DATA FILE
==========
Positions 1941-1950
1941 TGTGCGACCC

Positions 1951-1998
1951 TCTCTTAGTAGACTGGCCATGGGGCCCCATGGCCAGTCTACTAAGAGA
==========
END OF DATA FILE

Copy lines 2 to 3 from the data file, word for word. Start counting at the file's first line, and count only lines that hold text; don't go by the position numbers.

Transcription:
1941 TGTGCGACCC

Positions 1951-1998